Reading aloud from the best of children’s literature should be a daily part of every classroom programme at all levels. Listening to a story told or read aloud well is a captivating experience.
Reading aloud to children frees them from the labour of decoding and supports them in becoming active listeners, totally engaged and immersed in the text. As children create meaning from a text by making connections between what they already know and what they hear, they develop new knowledge and awareness. They enrich their vocabulary by hearing new words in context and familiar words used in new ways, and they develop new insights into the way language works (for example, how words can be ordered and how imagery can be used) and into the different text forms. A great deal of implicit learning occurs when children are read to.
Reading aloud is appropriate for all students, including those who already read accurately and fluently. This teaching approach can be used effectively with both large and small groups. Students who have had limited experiences with books, or who are receptive rather than active learners, can benefit when they are read to in small groups and the teacher can encourage them to engage with the text and respond to it actively.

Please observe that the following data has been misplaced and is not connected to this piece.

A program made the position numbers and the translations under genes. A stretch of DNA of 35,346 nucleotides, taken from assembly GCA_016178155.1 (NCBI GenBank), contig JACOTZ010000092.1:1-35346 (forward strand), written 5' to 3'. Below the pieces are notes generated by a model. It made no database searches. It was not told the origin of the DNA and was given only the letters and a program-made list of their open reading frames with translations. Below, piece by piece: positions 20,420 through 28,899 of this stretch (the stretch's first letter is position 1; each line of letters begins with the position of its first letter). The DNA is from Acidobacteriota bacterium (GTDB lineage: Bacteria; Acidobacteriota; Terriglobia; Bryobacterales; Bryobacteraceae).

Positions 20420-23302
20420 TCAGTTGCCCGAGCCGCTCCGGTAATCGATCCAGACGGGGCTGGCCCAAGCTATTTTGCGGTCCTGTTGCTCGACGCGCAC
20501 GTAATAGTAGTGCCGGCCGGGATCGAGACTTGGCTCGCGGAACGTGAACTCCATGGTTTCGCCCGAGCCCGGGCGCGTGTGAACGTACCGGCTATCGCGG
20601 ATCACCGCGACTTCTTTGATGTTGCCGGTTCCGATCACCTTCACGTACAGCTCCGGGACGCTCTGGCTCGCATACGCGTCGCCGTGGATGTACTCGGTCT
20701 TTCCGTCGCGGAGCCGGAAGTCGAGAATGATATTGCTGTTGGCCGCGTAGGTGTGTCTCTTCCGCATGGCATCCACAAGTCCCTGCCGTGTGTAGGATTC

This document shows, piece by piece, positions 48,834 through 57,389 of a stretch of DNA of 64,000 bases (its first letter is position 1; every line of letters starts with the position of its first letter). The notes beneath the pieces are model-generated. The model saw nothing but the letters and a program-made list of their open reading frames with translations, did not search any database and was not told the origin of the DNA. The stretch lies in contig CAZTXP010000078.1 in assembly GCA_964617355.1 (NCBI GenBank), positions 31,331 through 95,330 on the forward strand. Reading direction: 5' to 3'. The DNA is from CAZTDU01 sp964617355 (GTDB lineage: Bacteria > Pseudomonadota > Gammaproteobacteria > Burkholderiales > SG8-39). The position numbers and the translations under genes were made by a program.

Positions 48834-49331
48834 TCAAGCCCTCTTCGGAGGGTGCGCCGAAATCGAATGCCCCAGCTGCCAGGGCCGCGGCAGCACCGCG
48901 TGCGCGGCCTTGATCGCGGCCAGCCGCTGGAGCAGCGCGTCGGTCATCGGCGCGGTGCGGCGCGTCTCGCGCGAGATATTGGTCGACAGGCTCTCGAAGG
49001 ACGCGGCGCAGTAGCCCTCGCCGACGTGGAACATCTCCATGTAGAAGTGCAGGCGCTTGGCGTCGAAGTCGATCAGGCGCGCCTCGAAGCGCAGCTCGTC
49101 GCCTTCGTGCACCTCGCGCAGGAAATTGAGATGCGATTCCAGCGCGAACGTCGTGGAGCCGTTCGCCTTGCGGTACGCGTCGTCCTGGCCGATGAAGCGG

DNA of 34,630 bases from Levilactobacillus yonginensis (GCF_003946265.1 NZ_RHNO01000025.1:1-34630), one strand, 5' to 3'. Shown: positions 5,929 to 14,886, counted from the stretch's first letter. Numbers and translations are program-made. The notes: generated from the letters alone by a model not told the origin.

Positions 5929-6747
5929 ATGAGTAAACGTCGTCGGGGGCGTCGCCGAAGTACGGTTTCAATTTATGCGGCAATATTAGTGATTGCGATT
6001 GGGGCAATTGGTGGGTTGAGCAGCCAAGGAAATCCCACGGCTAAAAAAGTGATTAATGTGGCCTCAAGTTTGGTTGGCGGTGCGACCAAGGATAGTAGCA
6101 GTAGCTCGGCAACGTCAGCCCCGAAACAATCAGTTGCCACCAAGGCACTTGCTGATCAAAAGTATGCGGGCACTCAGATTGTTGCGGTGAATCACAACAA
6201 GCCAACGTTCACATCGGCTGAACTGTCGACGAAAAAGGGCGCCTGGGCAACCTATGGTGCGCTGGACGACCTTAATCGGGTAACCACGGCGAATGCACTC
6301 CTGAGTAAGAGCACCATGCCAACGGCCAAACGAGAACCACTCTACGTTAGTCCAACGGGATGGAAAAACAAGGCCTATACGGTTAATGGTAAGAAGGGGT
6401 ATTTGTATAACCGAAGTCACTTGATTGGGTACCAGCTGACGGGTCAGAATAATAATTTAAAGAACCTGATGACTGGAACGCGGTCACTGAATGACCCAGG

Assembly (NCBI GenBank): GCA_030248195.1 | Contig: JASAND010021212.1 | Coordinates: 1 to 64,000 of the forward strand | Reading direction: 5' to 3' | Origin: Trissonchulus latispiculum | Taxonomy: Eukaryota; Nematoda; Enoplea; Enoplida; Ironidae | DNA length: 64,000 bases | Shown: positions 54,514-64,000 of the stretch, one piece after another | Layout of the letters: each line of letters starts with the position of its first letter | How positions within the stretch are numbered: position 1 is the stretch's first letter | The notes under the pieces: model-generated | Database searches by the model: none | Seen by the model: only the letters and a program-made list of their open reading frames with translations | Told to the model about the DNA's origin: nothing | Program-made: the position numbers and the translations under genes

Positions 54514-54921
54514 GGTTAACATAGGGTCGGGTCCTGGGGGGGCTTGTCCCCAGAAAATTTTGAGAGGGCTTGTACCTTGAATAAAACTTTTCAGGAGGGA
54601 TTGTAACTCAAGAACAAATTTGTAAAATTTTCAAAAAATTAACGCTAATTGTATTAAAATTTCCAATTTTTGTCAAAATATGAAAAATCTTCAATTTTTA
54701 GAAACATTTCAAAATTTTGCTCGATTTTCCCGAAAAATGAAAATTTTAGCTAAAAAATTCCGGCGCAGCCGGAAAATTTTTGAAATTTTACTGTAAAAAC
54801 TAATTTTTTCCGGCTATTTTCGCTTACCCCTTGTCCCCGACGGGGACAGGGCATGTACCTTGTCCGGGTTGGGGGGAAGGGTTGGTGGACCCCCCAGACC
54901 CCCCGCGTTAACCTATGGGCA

We’d been studying tales and myths of Aotearoa and Pasifika countries. I chose Maui and the Sun for this group because I thought they would like a superhero who overcomes the forces of nature. The elements of the traditional tale are all here – the cunning plot, the brothers-in-arms, the struggle. It’s short but full of action, so I was able to read it twice in one session. The style of illustration sets the Maori context well, and when we looked at the detail after they had heard the story, the children were intrigued by the changing expressions on the face of the sun. The strong narrative has suspense and action, and it kept the children engaged. I dramatised the reading by heightening the different voices of the...
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